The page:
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Honey's story

Honey's story is a  sad one of owners who have made every mistake going.

We try not to be critical of people who have to give up their pets but this situation was completely avoidable and entirely the creation of Honey's owners ill-informed decisions.
Honey was purchased as a bengal-mix kitten from a breeder during the Pandemic. She was kept as a single indoor cat, the family's only pet. Bengals are known for their boundless energy and thrive in environments where they can climb, jump, and explore freely. Confining a cat of this breed to the limited space of a flat can restrict their ability to stay physically and mentally engaged. The family also didn't have Honey neutered so she kept coming into season which would have only intensified her frustration and distress.
Adding to Honey's physical toll, the family then decided at three years old to breed from her. So they sent her to a cattery for several weeks where she was forcibly mated by a 'stud' cat. (They were under the assumption that she was a pure breed Bengal, though she is not.) How awful for poor Honey to be separated from her family and the warmth and familiar comforts of her home and forced to live alongside and aggressively breed with an unneutered male, likely inside the cramped quarters of a cage. But what choice did Honey have?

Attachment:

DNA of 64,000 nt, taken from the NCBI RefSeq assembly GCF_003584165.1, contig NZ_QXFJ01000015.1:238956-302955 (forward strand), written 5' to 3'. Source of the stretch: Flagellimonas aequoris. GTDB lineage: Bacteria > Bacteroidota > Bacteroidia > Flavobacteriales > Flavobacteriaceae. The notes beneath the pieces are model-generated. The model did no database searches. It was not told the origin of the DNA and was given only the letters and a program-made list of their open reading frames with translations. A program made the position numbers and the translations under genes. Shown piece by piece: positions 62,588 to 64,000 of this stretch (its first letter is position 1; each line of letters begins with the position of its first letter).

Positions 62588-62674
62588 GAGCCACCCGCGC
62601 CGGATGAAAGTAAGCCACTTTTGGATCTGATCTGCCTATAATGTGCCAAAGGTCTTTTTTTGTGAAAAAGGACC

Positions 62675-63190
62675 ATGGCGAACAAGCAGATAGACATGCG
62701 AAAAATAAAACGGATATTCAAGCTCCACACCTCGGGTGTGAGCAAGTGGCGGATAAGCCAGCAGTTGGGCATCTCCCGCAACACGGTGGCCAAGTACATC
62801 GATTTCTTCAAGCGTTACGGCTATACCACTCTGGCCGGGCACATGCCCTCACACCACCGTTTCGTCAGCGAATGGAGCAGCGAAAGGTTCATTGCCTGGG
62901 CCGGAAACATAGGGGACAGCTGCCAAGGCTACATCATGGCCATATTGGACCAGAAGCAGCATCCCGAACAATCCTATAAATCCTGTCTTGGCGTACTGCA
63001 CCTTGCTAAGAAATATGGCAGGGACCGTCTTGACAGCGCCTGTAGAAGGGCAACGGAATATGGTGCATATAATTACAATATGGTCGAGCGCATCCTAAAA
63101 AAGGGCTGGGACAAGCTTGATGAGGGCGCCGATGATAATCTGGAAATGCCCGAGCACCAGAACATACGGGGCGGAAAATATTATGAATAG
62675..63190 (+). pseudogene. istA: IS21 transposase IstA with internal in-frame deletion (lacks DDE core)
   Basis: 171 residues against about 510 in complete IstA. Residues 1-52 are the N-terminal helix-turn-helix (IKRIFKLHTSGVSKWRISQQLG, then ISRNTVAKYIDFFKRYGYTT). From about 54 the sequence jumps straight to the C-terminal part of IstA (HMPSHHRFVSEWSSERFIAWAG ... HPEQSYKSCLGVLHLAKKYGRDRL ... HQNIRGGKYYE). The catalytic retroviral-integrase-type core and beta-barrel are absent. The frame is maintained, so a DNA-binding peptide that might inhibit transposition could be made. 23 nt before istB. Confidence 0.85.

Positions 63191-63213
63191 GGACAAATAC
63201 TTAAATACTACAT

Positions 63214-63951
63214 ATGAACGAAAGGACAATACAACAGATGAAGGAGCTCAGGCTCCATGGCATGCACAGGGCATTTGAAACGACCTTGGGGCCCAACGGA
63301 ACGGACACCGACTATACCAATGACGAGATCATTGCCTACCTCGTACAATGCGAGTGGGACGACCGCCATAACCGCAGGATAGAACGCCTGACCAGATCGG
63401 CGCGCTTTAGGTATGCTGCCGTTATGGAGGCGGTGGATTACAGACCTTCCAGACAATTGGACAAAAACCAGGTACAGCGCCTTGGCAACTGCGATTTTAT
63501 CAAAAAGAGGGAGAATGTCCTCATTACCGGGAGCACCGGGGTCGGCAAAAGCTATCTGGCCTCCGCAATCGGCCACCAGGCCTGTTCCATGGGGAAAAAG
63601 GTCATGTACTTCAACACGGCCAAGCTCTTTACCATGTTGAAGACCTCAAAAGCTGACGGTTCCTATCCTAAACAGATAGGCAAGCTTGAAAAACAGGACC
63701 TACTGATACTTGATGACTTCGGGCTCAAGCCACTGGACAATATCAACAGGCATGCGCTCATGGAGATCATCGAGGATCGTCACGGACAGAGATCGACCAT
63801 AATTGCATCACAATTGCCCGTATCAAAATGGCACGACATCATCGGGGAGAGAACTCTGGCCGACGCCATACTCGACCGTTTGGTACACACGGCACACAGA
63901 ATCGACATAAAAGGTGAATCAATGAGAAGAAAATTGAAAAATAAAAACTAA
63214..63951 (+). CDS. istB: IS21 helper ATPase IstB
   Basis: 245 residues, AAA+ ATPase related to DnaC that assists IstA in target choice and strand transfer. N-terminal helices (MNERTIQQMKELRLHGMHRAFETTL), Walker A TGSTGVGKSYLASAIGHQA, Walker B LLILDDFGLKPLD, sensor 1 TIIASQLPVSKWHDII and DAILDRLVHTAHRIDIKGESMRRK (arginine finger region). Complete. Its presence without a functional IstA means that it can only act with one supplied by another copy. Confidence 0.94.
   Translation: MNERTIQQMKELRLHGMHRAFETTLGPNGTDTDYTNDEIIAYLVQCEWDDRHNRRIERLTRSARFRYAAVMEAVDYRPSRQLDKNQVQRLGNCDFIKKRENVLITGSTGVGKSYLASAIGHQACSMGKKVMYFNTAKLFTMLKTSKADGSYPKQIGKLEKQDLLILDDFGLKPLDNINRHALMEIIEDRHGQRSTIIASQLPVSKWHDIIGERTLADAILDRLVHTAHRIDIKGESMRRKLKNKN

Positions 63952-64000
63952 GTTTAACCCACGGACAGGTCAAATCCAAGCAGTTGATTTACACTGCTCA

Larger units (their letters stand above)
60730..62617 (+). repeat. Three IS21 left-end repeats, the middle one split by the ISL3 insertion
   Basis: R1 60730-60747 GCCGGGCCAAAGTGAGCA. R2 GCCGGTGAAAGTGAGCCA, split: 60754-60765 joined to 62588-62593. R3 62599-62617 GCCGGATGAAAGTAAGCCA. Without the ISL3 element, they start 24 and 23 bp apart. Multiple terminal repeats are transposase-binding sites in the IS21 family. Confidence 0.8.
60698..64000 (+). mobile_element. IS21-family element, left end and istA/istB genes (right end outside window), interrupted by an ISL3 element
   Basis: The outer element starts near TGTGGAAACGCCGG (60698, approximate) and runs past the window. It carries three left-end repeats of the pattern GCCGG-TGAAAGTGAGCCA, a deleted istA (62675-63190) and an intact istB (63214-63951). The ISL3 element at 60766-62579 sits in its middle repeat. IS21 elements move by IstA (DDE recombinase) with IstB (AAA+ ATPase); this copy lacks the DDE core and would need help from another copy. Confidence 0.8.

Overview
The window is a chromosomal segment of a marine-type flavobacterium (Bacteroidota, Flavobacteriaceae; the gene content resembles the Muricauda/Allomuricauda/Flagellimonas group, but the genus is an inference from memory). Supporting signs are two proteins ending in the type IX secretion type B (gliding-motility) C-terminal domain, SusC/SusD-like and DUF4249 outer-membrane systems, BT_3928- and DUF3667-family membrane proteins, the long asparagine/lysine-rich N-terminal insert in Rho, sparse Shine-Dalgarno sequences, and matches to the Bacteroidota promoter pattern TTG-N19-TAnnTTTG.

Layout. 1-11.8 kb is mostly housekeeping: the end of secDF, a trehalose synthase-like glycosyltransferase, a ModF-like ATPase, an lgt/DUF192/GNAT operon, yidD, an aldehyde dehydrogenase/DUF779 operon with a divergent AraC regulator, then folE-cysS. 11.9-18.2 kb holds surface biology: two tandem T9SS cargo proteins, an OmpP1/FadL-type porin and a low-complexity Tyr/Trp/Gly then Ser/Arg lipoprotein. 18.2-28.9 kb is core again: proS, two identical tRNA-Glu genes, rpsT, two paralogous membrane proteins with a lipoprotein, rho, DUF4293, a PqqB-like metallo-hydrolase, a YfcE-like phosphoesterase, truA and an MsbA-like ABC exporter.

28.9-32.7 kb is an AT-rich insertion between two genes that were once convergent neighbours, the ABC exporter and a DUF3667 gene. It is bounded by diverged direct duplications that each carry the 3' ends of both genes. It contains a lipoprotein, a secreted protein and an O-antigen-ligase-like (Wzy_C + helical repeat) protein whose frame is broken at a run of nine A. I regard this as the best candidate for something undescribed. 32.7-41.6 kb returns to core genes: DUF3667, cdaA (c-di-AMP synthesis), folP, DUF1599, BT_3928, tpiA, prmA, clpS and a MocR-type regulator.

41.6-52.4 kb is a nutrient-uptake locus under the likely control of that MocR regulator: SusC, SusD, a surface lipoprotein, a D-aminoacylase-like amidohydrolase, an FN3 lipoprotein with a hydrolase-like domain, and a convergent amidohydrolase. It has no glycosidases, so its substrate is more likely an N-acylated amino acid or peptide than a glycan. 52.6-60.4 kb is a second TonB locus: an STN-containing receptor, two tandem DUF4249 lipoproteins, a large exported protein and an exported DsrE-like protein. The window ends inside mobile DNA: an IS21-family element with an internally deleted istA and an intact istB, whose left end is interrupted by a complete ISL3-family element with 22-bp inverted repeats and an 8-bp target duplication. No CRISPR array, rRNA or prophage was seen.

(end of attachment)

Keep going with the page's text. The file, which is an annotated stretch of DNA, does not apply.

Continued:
The story doesn't end there as Honey came home again and gave birth to two kittens. Soon after, Honey's owners held a noisy children's party in the house and allowed the children to look in at Honey and her new kittens. Panicking and trying to protect her kittens Honey's maternal instincts kicked in and she flew at the guests scratching and biting an adult and a child. Her owners shut the door of the room she was in and would not go in again. After two days a local vet nurse was told of the situation and went round to feed Honey who was by now very hungry and still distressed.
Honey's owners started contacting animal charities desperate for help. We collected a very angry and distressed Honey and her two kittens. As far as her owners were concerned Honey had gone crazy but all of Honey's problems were caused by their decisions.
Honey and her two kittens have been cared for in one of our very experienced foster homes. Her care with her kittens has been very challenging, Honey has been quite difficult to manage and then the kittens became unwell and have required supplement feeding and intensive hand rearing. Our vets are not sure what the cause of kittens health issues is but they have been failing to thrive. One kitten became very anaemic and required a blood transfusion from Honey and intensive care. Virus testing as established that the cause is not FIV or FELV as was suspected at one point, their issues may be genetic. They are now twelve weeks old and doing better but time will tell.
Now away from her kittens, Honey is much calmer and has been neutered which will settle her hormones as well as preventing the risk of further pregnancies. Honey is no longer wanted by her owners and is seeking an understanding adult home. As for her dear kittens, they are still being fostered by one of our Veterinary nurse assistants and are receiving plenty of TLC.